The platitudes and statistics are well-known and oft-quoted:
- 67% of companies are increasing marketing tech spend, according to Gartner.
- Five of the top ten CEO priorities are focused on marketing technology.
- And according to a recent eConsultancy survey, nearly 75% of participating companies had either just completed, were planning or were in the midst of completing a commerce technology overhaul.
But out of all the statistics surrounding the increasing unification of marketing and technology, perhaps the most compelling comes from a recent research report by Laura McLellan of Gartner. Within large companies — more than $500 million in annual revenue — 81% of them now have a chief marketing technologist role, up from 71% just a year ago. Another 8% expect to add that role within the next 24 months.
In Boston just last month, the conversation around infusing long-held principals of marketing and technology into one discipline with similar goals and challenges continued with the MarTech 2014 conference. MarTech is the first conference to focus exclusively on marketing technologies, corporate change management, org structures and even how to acquire or grow talent for the new marketing reality. Organized by Scott Brinker, a leading evangelist for today’s marketing technologist, the conference focused on tools, innovation and unicorns.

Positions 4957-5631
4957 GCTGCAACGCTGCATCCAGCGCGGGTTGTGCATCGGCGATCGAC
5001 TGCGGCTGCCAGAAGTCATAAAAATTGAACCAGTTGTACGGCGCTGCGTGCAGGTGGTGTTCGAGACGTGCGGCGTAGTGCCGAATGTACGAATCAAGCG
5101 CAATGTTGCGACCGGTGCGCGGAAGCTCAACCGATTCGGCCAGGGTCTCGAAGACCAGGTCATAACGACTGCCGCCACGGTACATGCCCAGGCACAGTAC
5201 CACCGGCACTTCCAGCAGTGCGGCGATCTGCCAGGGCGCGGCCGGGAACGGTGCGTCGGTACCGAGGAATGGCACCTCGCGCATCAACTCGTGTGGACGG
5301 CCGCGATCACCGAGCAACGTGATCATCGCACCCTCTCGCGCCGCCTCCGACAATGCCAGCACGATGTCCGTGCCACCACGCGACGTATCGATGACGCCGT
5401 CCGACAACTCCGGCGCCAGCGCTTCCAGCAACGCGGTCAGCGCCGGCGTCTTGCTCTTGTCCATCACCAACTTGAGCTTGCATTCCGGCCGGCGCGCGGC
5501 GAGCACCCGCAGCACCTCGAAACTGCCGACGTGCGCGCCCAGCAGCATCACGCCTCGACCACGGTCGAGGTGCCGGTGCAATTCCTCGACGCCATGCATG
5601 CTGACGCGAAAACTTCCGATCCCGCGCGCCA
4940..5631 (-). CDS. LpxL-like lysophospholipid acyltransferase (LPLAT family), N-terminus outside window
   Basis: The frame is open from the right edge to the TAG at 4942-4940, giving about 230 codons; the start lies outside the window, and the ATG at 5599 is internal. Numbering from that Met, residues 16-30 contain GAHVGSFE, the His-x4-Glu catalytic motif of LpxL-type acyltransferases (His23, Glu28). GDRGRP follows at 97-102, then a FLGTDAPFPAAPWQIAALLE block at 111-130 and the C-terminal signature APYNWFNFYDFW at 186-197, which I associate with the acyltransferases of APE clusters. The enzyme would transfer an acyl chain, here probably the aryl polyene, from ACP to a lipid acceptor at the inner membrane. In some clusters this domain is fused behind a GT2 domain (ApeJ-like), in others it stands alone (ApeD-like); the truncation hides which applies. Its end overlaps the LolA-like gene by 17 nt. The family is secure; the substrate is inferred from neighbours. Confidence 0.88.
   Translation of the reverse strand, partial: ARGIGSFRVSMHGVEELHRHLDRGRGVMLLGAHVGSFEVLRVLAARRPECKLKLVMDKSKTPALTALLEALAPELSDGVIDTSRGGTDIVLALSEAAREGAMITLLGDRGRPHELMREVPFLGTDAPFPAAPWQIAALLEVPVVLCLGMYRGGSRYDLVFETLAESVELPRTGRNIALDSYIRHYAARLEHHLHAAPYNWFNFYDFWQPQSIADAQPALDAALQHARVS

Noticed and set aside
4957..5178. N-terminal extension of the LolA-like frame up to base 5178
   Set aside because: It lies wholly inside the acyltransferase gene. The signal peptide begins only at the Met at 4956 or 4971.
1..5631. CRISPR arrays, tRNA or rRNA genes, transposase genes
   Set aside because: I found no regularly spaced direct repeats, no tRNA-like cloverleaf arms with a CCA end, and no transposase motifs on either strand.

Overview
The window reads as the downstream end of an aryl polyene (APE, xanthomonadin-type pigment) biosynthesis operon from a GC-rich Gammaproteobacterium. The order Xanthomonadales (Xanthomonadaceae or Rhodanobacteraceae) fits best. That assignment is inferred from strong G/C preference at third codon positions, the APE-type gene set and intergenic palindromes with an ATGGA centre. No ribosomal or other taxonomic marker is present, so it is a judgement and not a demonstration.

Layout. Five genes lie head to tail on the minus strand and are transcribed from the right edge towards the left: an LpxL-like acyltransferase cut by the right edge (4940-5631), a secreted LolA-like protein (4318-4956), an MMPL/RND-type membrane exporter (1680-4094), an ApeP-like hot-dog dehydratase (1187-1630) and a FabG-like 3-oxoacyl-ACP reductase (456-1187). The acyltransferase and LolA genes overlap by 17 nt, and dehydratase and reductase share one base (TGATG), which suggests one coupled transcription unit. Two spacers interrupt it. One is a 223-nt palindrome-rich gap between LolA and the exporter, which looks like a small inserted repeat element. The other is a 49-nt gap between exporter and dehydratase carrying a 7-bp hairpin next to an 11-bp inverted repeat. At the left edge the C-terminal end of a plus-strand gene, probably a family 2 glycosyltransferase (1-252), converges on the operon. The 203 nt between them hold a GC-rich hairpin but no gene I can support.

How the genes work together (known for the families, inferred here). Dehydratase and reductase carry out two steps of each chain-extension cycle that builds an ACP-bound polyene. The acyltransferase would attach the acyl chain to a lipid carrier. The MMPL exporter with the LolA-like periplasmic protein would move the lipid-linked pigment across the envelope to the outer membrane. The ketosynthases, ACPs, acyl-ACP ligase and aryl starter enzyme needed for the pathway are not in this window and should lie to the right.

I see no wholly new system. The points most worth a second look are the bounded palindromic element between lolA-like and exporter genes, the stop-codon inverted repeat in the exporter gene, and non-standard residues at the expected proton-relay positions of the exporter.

According to Brinker and his merry band of marketing technologists, MarTech experts are rare, mythical creatures operating in our midst. Like the mythical unicorn, their scarcity is matched only by their beauty. They are part planner and part doer. They instigate, break down silos and drive innovation. They equally speak in code and in content, user experience and creative. They get media and analytics. And when you see them at work, it’s pure magic.
Which begs the question: are you a unicorn? And if not, how can you become one? Ask yourself the following questions to see if you and your team posses some of the unique qualities of the marketing technology unicorn. And don’t despair if you and your team have some gaps, content engineering organizations like Kanban are here to help.
Are you committed to innovation?
As the Global Head of Marketing at Kimberly Clark, Mayar Gupta is surprisingly accepting of failure. His team views technology and defines processes in three categories: enterprise, localized and innovation. Innovation is such a priority that Kimberly Clark created an innovation lab to sidestep the norms of corporate culture.
The reality is that marketing technology is growing exponentially while most companies change in a linear fashion at best. To truly benefit, a company must embrace change. An innovation lab lets companies rapidly explore what works or at least fail fast. This long runway has allowed companies like WalMart, Fidelity, Nike and even Nordstrom to create innovation labs which test new features, develop applications, participate in open source forums and ultimately, introduce new features and technologies to corporate web properties and increase sales. This is a trend to consider for companies trying to break out of everyday tasks to start true innovation.